Culture

'Mental music' processes emotion of a 34-day war

Interview

BEIRUT: "Aequo was structured like drum 'n' bass with weird time signatures. AEX was the dance music incarnation of Aequo. It was closer to the public, to techno and to house. It was 4/4," says Jawad Nawfal, 29, in reference to the standardized time signature for dance music that keeps people moving in night clubs due to its regular, driving beats.

"Munma is closer to Aequo, but it's the only project that has oriental influences and sounds." Nawfal pauses to play back his latest adventure in electronic music in his head. "The rhythmic construction is more oriental. You know, tum tak taka taka tak," he explains, sounding out that rhythmic construction as he taps it out softly on the cafe table in front of him.

A musician and composer who would also answer to the profession of sound designer, Nawfal was born in Beirut in 1978. He did film studies at St. Joseph University, and when he found himself the only student in his chosen specialization of sound for cinema, his department sent him to Paris so he could complete his degree.

In 2001, Nawfal created Altered Ear, a research laboratory of sorts that would serve as a platform for numerous collaborations to come - such as music for a film by Caroline Tabet (to whom Nawfal is married) or the sound component of a site-specific multimedia installation using photographs and videos.

With fellow musician Victor Bresse, Nawfal soon began producing music under the moniker Aequo. "Latin for 'on the same level,'" he says. Aequo served as a testing ground for highly cerebral, disjointed electronic music, "like early Autechre or Squarepusher," explains Ziad Nawfal, 35, himself a DJ, Jawad's brother and the producer of his latest effort.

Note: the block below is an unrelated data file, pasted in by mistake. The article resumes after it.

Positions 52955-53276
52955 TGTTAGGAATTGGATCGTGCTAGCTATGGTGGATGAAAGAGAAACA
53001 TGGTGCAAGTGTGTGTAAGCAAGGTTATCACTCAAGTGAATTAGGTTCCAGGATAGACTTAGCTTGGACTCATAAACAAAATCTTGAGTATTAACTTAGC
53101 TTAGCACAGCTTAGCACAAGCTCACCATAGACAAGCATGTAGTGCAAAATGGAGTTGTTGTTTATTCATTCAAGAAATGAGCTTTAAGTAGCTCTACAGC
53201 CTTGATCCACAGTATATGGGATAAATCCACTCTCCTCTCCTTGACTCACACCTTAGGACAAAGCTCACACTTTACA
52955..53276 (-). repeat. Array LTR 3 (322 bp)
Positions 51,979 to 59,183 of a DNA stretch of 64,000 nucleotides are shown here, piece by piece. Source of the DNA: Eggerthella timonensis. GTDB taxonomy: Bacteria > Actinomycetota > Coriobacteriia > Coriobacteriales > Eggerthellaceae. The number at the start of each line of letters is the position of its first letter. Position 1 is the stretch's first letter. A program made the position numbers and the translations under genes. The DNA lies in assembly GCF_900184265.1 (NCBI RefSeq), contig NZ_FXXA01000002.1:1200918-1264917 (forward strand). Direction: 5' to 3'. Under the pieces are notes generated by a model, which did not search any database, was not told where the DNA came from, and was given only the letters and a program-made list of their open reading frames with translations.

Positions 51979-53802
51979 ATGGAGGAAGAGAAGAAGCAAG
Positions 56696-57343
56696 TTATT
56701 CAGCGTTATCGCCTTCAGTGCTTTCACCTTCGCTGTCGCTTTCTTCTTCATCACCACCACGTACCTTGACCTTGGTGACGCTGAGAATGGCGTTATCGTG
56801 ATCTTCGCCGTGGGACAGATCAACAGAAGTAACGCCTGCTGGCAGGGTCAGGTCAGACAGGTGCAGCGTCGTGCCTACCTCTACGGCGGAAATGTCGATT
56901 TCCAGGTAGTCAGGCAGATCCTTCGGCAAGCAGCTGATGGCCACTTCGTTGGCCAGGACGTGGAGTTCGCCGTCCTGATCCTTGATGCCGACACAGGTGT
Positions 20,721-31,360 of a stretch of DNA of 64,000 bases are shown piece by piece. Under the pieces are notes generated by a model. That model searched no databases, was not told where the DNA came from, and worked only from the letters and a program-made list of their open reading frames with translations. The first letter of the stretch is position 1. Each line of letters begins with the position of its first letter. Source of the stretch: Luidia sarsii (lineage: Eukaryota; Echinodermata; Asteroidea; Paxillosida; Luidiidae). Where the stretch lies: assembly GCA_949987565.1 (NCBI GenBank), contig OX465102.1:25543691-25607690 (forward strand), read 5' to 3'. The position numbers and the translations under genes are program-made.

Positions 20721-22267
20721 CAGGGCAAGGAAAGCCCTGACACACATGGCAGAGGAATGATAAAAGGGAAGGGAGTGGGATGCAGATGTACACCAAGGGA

Aequo's sound falls within the bounds of what is often referred to, in the absence of a more meaningful term, as intelligent dance music (IDM). The genre dates back to the late 1980s and early 1990s and now includes an endless litany of subgenres. Generally speaking, IDM indicates a more mental approach to music that is made from samples and processed on computer (using ever more sophisticate sequencing and synthesizing software). It is listened to, more often than not and despite the name, on headphones rather than on the dance floor. The musicians associated with IDM - Autechre, Aphex Twin and Polygon Window (both aliases of Richard D. James), Boards of Canada, Telefon Tel Aviv, Plaid and any assortment of artists whose work is released on the record label Warp, and many of whom, it should be said, hate the term itself - are buttressed by music theory (David Toop) and reams of articles in the specialized press (see any issue of the London-based magazine The Wire). All of this writing endeavors to describe the music in creative, often over-the-top verbiage - glitch, squelch, squeak, smudge, fizz, fuzz, click, crackle, clack, swish, swash, swoosh and so on ad nauseam. Suffice it to say, it's a particular niche, one that is largely inaccessible to mainstream music listeners and made more so by the accompanying discourse, which has developed over the past 10 years.

As such, AEX emerged as a more palatable and people-friendly version of Aequo - less abrasive, easier to dance to. With computers and technicians at the ready, Nawfal and Bresse performed live as AEX about five or six times in Beirut.

But in the summer of 2006, Bresse, like so many others, left Lebanon and has yet to return. Nawfal, in terms of making new music, found himself on his own and also, as it happened, in the middle of a war. From this time and experience came Munma's "34 Days," a six-track EP released in late December. "I use different pseudonyms and each one corresponds to the style of music," Nawfal explains. "Munma is my resistance moniker."